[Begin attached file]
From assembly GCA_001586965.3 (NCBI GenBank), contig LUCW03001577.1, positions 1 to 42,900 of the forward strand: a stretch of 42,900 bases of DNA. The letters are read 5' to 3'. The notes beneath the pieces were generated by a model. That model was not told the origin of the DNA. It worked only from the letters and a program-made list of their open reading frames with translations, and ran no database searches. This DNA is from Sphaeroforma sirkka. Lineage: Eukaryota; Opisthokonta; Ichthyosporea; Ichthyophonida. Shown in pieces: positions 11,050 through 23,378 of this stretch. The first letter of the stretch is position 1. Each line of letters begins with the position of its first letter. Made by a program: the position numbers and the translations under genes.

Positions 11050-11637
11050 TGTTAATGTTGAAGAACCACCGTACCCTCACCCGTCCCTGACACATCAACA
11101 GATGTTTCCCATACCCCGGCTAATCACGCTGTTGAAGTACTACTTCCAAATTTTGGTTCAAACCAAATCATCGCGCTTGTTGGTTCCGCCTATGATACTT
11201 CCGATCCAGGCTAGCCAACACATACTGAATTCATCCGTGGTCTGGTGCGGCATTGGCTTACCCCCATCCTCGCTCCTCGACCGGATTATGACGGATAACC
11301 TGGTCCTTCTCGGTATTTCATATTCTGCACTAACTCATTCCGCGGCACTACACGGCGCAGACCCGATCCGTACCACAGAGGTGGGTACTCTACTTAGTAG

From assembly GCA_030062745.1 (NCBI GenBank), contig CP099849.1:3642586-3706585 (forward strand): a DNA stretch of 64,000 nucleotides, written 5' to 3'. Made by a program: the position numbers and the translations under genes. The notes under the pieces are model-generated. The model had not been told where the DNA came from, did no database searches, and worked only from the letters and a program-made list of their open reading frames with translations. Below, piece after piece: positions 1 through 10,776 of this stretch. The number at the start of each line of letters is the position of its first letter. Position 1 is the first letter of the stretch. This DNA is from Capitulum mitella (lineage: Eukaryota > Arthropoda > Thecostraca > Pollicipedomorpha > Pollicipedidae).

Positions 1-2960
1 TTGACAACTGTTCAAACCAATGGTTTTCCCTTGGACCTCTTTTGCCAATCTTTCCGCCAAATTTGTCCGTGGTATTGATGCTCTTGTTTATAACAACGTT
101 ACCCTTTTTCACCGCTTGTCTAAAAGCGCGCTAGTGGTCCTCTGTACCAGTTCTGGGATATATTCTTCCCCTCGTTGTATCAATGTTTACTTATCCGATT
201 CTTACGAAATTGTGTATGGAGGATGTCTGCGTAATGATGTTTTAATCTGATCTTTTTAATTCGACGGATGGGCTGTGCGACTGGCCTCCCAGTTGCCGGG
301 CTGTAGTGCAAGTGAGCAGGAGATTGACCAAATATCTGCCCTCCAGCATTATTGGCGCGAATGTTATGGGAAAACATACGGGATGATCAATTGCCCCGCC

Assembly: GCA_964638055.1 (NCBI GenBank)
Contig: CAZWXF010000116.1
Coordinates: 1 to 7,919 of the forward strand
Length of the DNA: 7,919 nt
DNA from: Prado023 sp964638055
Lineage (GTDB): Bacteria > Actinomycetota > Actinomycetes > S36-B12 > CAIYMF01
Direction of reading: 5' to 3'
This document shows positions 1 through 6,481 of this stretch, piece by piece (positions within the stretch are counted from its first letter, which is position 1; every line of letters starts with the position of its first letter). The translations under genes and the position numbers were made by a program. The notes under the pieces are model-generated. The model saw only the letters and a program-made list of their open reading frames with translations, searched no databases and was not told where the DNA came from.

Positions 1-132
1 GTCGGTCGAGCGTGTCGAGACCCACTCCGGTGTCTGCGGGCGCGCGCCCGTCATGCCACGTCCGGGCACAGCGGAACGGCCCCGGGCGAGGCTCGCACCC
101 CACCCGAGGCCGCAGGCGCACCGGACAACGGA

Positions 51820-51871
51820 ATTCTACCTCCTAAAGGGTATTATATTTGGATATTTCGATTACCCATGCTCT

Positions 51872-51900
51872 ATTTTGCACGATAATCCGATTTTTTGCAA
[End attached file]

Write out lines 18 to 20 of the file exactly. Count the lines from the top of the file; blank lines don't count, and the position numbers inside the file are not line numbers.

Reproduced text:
Lineage (GTDB): Bacteria > Actinomycetota > Actinomycetes > S36-B12 > CAIYMF01
Direction of reading: 5' to 3'
This document shows positions 1 through 6,481 of this stretch, piece by piece (positions within the stretch are counted from its first letter, which is position 1; every line of letters starts with the position of its first letter). The translations under genes and the position numbers were made by a program. The notes under the pieces are model-generated. The model saw only the letters and a program-made list of their open reading frames with translations, searched no databases and was not told where the DNA came from.